First joint appearance of King Abdal of Jordan and former Crown Prince Hamza after the crisis

Updated Sunday, April 11, 2021 – 14:14

They have attended together with other members of the royal family the ceremony to commemorate the 100 years of independence

King Abadl of Jordan dispatches with a high military command.

The king Abdal II of Jordan and the former crown prince Hamza made their first joint appearance after the crisis who has shaken the Hashemite country, attending together the commemoration ceremony of 100 years of independence.

State media showed the monarch and other members of the royal family depositing wreaths at the monument to the unknown soldier.

Jordan celebrates its centenary this Sunday at a time when the country is experiencing one of the worst crises in its history due to tensions within the royal family.

A week before the commemoration, Prince Hamza, great-grandson of the founder of the Jordanian Hashemite monarchy, was placed under house arrest, accused of being involved in a “plot” against his country, an accusation he rejects. About twenty people were arrested and, loor family pressure, the prince promised to “remain loyal” to King Abdul II -his stepbrother-, who in 2004 stripped him of the title of crown prince in favor of his own eldest son. However, he criticized the ruler’s mismanagement, which could lead to the downfall of the country.

April 11 marks the day that Abdal, who became Hashemite emir of Transjordan thanks to the British, took the reins of power. The current rulers boast of the remarkable longevity of the kingdom in such a turbulent region. Even before the alleged conspiracy case, due to restrictions related to the Covid-19 pandemic, the festivities program was limited to a few cultural events and posters with the royal crown and the motto “1921-2021: 100 years and counting. “.

only Hashemite monarchy in power

Born in March 1921, the Transjordan emirate, beyond the Jordan River, separated from historic Palestine and came under British rule. It is attributed to Abdal, the second son of Sherif Hussein, who organized the arab revolt against the Ottoman Empire for the benefit of the British, in exchange for an Arab kingdom that will never see the light of day. In 1946 proclaimed independence, and in May the emirate became the Hashemite kingdom of Jordan, with Abdul I as king.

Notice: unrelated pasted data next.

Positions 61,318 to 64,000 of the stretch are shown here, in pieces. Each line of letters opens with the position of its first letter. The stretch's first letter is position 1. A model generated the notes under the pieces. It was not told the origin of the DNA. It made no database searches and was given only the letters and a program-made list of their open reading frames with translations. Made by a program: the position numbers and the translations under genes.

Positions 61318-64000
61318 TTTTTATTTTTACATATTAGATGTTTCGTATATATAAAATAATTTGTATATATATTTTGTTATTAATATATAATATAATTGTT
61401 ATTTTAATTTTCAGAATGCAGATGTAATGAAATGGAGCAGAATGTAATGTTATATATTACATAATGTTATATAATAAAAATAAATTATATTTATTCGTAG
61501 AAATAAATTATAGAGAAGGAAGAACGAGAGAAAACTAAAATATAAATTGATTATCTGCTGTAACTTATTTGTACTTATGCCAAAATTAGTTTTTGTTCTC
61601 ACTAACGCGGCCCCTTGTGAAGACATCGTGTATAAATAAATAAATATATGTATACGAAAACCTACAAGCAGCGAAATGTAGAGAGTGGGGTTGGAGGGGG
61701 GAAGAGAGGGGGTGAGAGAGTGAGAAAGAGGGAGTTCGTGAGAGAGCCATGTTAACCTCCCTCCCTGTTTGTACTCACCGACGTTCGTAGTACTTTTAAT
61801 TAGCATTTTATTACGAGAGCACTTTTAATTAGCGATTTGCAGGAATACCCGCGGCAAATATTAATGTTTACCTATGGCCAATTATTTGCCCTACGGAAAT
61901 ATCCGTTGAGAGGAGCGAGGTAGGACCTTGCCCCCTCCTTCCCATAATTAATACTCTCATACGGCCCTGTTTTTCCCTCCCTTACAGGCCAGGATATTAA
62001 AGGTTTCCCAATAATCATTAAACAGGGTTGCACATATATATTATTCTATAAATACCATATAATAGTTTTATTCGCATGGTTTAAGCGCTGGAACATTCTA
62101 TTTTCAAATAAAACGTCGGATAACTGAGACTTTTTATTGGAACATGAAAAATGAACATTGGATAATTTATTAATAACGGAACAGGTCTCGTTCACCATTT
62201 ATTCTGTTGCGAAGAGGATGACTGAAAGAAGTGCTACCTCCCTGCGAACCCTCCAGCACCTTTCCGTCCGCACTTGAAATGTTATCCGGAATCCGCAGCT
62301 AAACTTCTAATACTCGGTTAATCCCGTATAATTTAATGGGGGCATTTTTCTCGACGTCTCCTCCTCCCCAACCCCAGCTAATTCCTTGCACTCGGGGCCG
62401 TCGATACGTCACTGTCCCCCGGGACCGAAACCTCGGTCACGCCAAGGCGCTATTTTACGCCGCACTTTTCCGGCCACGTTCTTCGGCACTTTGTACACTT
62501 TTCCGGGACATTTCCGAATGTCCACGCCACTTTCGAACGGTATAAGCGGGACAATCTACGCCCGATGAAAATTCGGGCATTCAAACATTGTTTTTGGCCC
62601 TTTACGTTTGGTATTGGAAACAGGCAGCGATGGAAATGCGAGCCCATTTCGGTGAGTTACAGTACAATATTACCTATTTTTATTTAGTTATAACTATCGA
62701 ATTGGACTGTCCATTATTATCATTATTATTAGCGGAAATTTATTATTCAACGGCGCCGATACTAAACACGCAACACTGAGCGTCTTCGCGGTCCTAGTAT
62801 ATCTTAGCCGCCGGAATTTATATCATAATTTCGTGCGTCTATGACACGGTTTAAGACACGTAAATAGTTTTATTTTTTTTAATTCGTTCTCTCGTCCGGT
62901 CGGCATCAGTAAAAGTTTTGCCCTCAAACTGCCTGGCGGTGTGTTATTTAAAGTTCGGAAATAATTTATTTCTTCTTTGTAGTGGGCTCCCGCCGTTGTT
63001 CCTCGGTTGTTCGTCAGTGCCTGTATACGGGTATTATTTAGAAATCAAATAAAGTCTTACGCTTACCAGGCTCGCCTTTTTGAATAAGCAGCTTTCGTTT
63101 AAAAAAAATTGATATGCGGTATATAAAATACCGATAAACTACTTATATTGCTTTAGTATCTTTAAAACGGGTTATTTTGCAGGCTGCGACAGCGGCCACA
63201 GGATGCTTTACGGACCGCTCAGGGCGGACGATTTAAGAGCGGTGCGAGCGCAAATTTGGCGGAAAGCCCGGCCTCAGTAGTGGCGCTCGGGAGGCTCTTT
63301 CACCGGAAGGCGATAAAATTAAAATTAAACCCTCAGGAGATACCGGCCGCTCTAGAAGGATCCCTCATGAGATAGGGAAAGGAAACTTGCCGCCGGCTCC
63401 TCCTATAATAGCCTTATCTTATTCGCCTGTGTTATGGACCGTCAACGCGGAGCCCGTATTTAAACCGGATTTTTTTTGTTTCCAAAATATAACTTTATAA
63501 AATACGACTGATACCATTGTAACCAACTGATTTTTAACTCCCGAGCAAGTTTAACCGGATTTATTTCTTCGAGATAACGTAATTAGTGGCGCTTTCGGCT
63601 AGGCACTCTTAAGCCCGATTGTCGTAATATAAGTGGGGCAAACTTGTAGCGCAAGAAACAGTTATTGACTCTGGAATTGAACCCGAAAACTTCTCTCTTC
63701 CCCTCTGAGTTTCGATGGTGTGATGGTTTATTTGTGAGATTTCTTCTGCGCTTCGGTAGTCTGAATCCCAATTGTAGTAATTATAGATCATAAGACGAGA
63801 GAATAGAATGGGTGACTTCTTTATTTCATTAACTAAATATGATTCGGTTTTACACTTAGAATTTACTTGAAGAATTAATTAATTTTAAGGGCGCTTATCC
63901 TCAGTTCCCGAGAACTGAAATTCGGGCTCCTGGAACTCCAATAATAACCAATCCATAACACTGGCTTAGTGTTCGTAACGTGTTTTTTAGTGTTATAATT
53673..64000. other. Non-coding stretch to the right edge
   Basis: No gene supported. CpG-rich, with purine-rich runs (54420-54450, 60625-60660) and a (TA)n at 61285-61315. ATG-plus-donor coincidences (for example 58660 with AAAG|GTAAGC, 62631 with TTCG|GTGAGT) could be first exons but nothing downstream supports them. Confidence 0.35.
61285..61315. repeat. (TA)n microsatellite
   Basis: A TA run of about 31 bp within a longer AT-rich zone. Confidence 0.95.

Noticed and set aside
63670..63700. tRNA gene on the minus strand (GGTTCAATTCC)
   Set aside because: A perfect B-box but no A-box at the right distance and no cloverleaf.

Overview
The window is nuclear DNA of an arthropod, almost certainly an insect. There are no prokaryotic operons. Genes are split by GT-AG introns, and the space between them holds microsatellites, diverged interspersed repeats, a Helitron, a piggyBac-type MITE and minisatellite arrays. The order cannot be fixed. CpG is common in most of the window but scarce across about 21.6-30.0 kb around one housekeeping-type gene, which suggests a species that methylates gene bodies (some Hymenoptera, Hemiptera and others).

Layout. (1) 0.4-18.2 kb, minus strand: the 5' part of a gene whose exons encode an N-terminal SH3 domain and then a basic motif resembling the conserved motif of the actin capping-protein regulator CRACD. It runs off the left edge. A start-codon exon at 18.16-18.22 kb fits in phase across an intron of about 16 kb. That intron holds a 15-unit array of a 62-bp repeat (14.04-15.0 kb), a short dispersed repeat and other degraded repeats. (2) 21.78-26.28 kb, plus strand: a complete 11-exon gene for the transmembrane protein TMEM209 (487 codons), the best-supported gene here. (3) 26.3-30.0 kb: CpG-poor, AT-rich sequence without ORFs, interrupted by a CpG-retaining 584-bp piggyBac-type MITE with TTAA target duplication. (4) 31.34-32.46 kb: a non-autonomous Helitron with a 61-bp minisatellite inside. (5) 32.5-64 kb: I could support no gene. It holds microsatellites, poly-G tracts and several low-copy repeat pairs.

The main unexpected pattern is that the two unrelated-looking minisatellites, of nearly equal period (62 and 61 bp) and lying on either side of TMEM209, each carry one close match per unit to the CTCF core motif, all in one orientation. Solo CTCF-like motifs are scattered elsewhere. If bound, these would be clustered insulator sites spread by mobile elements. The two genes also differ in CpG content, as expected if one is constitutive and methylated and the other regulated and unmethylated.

It is the only Hashemite monarchy still in power. Faisal II, King of Iraq, was overthrown in 1958. Al, Sheriff Hussein’s eldest son, ruled only briefly the Hijaz, a region in the west of the Arabian Peninsula, before being overthrown in 1925 by the Al Saud, still in power. in Saudi Arabia. Abdul I was assassinated by a Palestinian in July 1951 and his grandson, King Hussein (reign: 1952-1999), managed to escape dozens of attacks.

Following the Arab defeat against the nascent State of Israel, Abdul “unified” the two banks of the Jordan under his crown in April 1950, a year after the annexation of the West Bank, and offered all the inhabitants the Jordanian citizen. His idea was to facilitate the integration of the Palestinians and involve them in the modernization of the country. This system, in which everyone had advantages, worked despite the creation of the Organization for the Liberation of Palestine (PLO) in 1964 and the awakening of Palestinian national sentiment. But Black September shattered the idea of ​​a single nation.

That traumatic confrontation, followed by two decades of turbulence, remains in the minds of many. In September 1970, to restore the authority of the monarchy challenged by the PLO, Jordanian troops expelled the Palestinian fighters. In 1988, King Hussein completely disassociated himself from the West Bank – where the PLO had imposed itself politically – and withdrew the Jordanian citizenship from the Palestinians from that territory.

As time passed, disagreements with the Palestinians subsided and King Abdul II, who ascended to the throne in 1999 and whose wife, Queen Rania, is a Palestinian, launched the slogans “Jordan first” and “We are all Jordanians.” In the early 2000s, removal of transjordan or Palestinian origin of citizens from official documents of the country. Many of the 10 million people in the country have that ancestry.

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